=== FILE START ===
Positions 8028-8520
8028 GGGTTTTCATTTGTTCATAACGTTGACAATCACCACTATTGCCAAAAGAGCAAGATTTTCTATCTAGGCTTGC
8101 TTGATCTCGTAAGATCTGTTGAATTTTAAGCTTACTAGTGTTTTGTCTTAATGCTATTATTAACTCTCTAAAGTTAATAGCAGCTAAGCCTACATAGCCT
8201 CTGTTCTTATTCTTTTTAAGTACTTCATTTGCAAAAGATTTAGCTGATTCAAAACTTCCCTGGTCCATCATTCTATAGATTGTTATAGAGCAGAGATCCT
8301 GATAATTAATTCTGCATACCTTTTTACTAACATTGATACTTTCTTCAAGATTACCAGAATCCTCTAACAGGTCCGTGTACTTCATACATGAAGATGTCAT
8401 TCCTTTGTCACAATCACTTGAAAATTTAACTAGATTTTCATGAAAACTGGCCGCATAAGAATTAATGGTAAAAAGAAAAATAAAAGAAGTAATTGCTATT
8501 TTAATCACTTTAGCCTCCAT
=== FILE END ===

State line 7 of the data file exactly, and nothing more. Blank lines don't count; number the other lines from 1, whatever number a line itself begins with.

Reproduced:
8501 TTAATCACTTTAGCCTCCAT